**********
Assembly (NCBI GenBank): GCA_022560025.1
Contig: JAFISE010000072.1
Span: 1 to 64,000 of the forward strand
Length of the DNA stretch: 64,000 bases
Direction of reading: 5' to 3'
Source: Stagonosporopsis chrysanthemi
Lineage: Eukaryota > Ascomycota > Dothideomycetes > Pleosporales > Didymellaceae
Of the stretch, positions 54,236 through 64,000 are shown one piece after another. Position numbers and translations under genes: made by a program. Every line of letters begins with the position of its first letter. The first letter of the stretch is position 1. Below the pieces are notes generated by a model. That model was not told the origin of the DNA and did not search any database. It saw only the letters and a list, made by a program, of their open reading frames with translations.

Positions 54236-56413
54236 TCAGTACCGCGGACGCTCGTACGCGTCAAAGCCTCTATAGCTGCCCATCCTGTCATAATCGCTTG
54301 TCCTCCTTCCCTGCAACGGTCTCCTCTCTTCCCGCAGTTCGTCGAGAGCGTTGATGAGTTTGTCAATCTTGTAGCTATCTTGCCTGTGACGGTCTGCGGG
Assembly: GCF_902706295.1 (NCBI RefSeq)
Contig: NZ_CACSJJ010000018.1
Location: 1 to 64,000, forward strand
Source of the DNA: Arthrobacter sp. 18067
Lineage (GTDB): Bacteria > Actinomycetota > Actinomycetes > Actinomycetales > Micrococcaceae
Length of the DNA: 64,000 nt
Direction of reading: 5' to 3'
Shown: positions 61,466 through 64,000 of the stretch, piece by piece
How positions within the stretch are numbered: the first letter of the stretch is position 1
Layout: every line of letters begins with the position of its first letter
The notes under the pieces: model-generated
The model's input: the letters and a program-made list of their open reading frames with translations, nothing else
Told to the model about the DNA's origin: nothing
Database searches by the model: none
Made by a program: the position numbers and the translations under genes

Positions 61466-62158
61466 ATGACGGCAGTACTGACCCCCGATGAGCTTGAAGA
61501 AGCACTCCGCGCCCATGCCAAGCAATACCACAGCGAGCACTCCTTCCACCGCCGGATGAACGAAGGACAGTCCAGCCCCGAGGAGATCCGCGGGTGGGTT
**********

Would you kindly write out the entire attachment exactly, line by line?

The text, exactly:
Assembly (NCBI GenBank): GCA_022560025.1
Contig: JAFISE010000072.1
Span: 1 to 64,000 of the forward strand
Length of the DNA stretch: 64,000 bases
Direction of reading: 5' to 3'
Source: Stagonosporopsis chrysanthemi
Lineage: Eukaryota > Ascomycota > Dothideomycetes > Pleosporales > Didymellaceae
Of the stretch, positions 54,236 through 64,000 are shown one piece after another. Position numbers and translations under genes: made by a program. Every line of letters begins with the position of its first letter. The first letter of the stretch is position 1. Below the pieces are notes generated by a model. That model was not told the origin of the DNA and did not search any database. It saw only the letters and a list, made by a program, of their open reading frames with translations.

Positions 54236-56413
54236 TCAGTACCGCGGACGCTCGTACGCGTCAAAGCCTCTATAGCTGCCCATCCTGTCATAATCGCTTG
54301 TCCTCCTTCCCTGCAACGGTCTCCTCTCTTCCCGCAGTTCGTCGAGAGCGTTGATGAGTTTGTCAATCTTGTAGCTATCTTGCCTGTGACGGTCTGCGGG
Assembly: GCF_902706295.1 (NCBI RefSeq)
Contig: NZ_CACSJJ010000018.1
Location: 1 to 64,000, forward strand
Source of the DNA: Arthrobacter sp. 18067
Lineage (GTDB): Bacteria > Actinomycetota > Actinomycetes > Actinomycetales > Micrococcaceae
Length of the DNA: 64,000 nt
Direction of reading: 5' to 3'
Shown: positions 61,466 through 64,000 of the stretch, piece by piece
How positions within the stretch are numbered: the first letter of the stretch is position 1
Layout: every line of letters begins with the position of its first letter
The notes under the pieces: model-generated
The model's input: the letters and a program-made list of their open reading frames with translations, nothing else
Told to the model about the DNA's origin: nothing
Database searches by the model: none
Made by a program: the position numbers and the translations under genes

Positions 61466-62158
61466 ATGACGGCAGTACTGACCCCCGATGAGCTTGAAGA
61501 AGCACTCCGCGCCCATGCCAAGCAATACCACAGCGAGCACTCCTTCCACCGCCGGATGAACGAAGGACAGTCCAGCCCCGAGGAGATCCGCGGGTGGGTT